The news I alluded to in a recent post have been officially announced: in addition to acting as project manager for new books in the Fate line, I am now also stepping in to replace Leonard Balsera as Fate Line Developer for Evil Hat Productions.
Lenny is stepping down to be able to keep up with his own increased responsibilities as COO and Creative Director of John Wick Presents. He has been with Evil Hat and working on Fate in its various forms for nearly 15 years. He is instrumental in creating some of the features I like best in Fate Core, the current version of the system. He is savvy, personable, knowledgeable, creative, and who knows how I will be able to follow such an act!
It’s tremendously flattering to have been invited to fill in the role of line developer for Evil Hat’s flagship line, and even more so when picking up the mantle after someone like Lenny. And it’s wonderful to be associated more closely with Evil Hat, since they have been such great people to work with and for.
One of my official mandates will be to bring even more diversity to the talent pool in all roles (writers, system developers, editors, artists, and so forth.) I will redouble my efforts to attract to our projects skilled people who are as diverse as the world I see around me.
Finally, I will also be scouting for new third-party games based on Fate for which the creators would like printing, distribution, and marketing support. Of course such games need to fit in with Evil Hat’s release windows, quality standards, etc.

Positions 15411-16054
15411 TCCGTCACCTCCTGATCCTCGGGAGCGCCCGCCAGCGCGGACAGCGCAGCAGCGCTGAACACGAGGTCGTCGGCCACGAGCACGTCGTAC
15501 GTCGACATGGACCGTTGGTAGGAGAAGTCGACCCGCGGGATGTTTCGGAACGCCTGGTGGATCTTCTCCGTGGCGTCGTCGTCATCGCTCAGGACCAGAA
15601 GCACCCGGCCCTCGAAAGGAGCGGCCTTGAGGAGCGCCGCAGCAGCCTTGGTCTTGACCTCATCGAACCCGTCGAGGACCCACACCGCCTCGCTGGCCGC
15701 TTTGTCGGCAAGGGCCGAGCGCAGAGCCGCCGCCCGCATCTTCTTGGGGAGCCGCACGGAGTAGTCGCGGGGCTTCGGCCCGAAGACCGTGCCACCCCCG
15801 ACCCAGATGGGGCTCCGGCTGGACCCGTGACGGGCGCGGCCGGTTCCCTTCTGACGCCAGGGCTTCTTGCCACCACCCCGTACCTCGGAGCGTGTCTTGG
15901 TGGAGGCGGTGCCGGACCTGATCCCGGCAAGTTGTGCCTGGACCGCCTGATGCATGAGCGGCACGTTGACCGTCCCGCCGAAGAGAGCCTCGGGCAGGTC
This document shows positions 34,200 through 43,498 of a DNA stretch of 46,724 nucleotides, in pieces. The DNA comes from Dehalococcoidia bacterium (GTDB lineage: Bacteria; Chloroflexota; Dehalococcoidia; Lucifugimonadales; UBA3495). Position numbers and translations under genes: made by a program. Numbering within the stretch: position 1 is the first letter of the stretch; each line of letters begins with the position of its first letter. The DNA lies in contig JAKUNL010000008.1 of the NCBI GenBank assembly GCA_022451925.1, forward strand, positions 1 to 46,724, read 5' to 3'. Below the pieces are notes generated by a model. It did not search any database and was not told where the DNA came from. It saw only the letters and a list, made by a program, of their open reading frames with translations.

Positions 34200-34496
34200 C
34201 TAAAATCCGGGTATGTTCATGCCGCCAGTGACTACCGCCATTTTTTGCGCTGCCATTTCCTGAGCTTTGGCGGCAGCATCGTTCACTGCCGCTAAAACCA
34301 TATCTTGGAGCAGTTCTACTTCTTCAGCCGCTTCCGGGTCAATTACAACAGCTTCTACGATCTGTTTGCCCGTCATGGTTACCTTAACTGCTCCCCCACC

So yeah, just call me Doctor Fate…
OK, Ramanan S pointed out to me that we have not had significant discussions of race in tabletop roleplaying games since The Thing last year. I take that as an indicator of the chilling effect, but nonetheless it’s not a good excuse. We need to talk, and even more so we need to act.
This is not a post to examine the root causes and come up with an overarching plan to eliminate racism, tokenism, erasure, etc. I can’t be the one to tell you all about race problems in the tabletop gaming community. I’m not on the receiving end, and my white privilege means I will, by definition, not be able to see all the instances.
But there are some things that are obvious enough that we can see them, and react to them, as white allies and tabletop gamers. I can speak about what I do see, and what I can do about it. Continue reading “Racism I Can Do Without: Low-hanging fruit for the white ally”
For several years now I’ve been volunteering for several tabletop game conventions. One of the tasks I’ve assumed was the creation of the print programs and other documents for some of them, particularly Emerald City Gamefest and Dragonflight.
I’ve prepared the program for Dragonflight since 2008, and it occurred to me that although I have no plans to stop volunteering, stuff happens and eventually someone will have to take over for me. I decided to prepare a tutorial on the complete process, from negotiating with printing companies to using desktop publishing to create the document.
Although this tutorial is targeted at one specific convention, I think it can be useful to other convention organizers elsewhere. Local and regional tabletop game conventions usually work with shoestring budgets, so I use as many free, platform-independent and open source tools as I can (such as GIMP for image editing, Scribus for desktop publishing, Calibre for e-book creation) but the workflow I describe works with equivalent commercial tools.
The tutorial can be downloaded here. (It looks scarily long because I tried to make my explanations detailed enough to be understood by newcomers without any other help.) I hope it can be of use to other people.